Our US biotech holdings were also hit hard. The month’s largest detractor was Northwest Biotherapeutics, after rumours that the clinical trial of its DCVax-L oncology treatment had been suspended. The company has confirmed that the suspension related simply to the recruitment of new patients and was a temporary measure while regulatory information was submitted, in line with clinical protocols. The trial is continuing and we see nothing untoward in this development. Alkermes and Prothena sold off heavily too – again, we have no fundamental grounds for concern and were able to take advantage of the share price weakness.
The most important positive contribution came from one of our unquoted holdings, Stratified Medical, which was subject to an independent revaluation. Stratified Medical is a technology company serving the global healthcare industry which combines human intuition with powerful algorithms to intelligently search and contextualise existing scientific research. When we first invested in the company in October 2014, the company had already identified and out-licensed two new potential targets for Alzheimer’s disease and had also successfully demonstrated the platform’s ability to identify other new prospective therapies. The funding round was intended to allow further development work on its technology platform to progress it towards ‘self-learning’.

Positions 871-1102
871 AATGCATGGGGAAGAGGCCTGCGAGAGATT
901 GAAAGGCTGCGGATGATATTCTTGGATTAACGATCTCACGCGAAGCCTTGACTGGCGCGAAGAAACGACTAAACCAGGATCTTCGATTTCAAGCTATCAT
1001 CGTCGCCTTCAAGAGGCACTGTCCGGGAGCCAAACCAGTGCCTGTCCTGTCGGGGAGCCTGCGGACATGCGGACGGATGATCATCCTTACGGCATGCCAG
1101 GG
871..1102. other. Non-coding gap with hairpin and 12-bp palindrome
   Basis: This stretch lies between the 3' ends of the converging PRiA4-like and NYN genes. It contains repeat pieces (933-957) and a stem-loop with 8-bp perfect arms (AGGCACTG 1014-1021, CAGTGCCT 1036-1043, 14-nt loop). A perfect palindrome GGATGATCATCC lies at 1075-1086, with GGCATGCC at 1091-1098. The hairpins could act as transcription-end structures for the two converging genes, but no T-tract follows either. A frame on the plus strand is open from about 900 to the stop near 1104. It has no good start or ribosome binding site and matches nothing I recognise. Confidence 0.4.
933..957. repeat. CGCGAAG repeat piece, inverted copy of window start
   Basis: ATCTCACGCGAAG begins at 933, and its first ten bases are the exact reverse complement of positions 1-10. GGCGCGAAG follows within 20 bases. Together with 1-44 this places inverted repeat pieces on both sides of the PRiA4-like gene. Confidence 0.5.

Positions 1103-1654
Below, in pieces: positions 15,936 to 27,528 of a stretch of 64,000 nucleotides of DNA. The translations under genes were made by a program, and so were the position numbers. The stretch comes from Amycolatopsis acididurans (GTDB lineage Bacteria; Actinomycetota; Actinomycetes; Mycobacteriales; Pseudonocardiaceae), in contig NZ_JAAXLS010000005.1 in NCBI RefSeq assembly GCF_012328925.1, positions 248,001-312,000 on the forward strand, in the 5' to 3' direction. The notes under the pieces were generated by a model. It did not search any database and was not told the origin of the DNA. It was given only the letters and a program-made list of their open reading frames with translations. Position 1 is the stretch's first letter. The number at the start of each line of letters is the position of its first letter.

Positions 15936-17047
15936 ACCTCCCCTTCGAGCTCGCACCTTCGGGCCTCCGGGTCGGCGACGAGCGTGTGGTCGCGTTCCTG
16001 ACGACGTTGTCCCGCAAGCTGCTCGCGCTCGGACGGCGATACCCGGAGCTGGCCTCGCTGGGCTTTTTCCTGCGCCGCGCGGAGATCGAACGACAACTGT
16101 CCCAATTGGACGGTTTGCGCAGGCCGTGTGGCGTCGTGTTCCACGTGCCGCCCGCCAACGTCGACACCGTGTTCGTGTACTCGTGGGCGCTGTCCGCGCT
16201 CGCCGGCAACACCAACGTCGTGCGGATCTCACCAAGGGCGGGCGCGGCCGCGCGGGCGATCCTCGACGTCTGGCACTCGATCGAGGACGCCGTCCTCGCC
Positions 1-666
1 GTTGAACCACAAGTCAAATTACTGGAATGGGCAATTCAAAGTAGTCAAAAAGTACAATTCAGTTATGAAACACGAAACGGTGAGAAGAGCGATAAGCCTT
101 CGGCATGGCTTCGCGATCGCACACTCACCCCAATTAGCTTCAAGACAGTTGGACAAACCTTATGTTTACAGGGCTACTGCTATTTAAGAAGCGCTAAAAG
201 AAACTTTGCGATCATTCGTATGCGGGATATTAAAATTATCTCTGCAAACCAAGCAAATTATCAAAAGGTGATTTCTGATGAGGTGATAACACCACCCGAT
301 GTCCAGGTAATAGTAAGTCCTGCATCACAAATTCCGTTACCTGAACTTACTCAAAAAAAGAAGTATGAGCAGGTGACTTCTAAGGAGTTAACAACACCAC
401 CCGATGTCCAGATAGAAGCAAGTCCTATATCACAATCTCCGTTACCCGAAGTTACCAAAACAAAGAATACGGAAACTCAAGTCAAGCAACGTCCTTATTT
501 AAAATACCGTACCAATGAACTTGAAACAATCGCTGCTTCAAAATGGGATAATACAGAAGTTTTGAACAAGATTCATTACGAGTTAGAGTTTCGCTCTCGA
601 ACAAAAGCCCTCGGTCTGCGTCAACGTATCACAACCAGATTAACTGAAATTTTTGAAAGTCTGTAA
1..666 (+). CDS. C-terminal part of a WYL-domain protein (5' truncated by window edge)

Since then, the Alzheimer’s programmes have progressed extremely well, with the targets being successfully validated and initial milestones met. Furthermore, confidence in the platform’s broader capabilities is increasing, as is interest from the wider health care industry in this extraordinary technology. Consequently, the company has recently announced a further funding round which we participated in and the value of the existing stake has been independently uplifted to the new valuation. We continue to see considerable long-term growth potential in the business as it continues to develop and commercialise its very impressive intellectual property based around a unique partnership of artificial intelligence and healthcare innovation.
Elsewhere, Circassia performed well despite little in the way of news. The company’s share price strength may have resulted from its likely inclusion in the FTSE 250 later this month but investors may also be warming to the potential of its recent acquisitions of Aerocrine and Prosonix, which position Circassia as a world-class allergy and asthma specialist.